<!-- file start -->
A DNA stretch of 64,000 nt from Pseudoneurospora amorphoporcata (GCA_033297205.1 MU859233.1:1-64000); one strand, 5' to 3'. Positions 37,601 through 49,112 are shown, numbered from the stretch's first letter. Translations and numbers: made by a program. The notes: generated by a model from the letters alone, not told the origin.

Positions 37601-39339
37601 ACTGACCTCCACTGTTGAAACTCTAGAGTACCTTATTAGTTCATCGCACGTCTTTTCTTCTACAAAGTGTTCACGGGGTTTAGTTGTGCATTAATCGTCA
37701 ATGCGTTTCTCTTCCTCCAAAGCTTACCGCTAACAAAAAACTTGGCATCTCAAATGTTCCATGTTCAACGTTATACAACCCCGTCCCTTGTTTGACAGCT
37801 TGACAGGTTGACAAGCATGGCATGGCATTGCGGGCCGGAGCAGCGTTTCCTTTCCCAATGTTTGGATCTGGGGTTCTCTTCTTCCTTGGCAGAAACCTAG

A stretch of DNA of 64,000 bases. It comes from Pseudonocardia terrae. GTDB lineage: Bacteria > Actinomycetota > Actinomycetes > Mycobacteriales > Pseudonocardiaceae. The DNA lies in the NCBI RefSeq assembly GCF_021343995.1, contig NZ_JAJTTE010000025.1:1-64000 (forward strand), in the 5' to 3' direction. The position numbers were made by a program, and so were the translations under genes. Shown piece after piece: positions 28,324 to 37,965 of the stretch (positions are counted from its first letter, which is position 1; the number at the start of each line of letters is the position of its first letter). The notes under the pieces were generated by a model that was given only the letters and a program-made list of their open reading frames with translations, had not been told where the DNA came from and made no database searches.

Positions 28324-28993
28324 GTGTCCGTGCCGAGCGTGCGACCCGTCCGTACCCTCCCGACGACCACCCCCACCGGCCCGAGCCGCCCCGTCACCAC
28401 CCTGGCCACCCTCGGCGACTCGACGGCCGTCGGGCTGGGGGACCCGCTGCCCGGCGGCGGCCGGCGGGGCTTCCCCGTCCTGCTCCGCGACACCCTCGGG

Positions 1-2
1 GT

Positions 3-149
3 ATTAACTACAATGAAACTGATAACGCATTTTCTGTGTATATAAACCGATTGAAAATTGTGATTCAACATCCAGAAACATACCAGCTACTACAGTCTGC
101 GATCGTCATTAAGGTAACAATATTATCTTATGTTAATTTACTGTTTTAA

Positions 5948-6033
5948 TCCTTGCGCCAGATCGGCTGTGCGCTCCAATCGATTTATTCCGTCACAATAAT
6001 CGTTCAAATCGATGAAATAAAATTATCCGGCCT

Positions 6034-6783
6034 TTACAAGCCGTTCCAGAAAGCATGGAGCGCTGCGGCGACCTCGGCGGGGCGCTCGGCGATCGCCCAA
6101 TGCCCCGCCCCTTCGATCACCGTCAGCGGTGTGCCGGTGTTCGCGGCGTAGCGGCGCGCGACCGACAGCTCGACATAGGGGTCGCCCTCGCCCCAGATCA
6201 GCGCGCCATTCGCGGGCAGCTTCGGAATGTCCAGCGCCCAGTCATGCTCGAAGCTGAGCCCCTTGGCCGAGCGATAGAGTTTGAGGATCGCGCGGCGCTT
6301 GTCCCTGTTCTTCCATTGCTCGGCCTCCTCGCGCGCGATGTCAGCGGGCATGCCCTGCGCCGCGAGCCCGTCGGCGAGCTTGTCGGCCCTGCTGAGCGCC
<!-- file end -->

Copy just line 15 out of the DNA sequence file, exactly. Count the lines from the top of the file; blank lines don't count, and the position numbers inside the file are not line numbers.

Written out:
Positions 5948-6033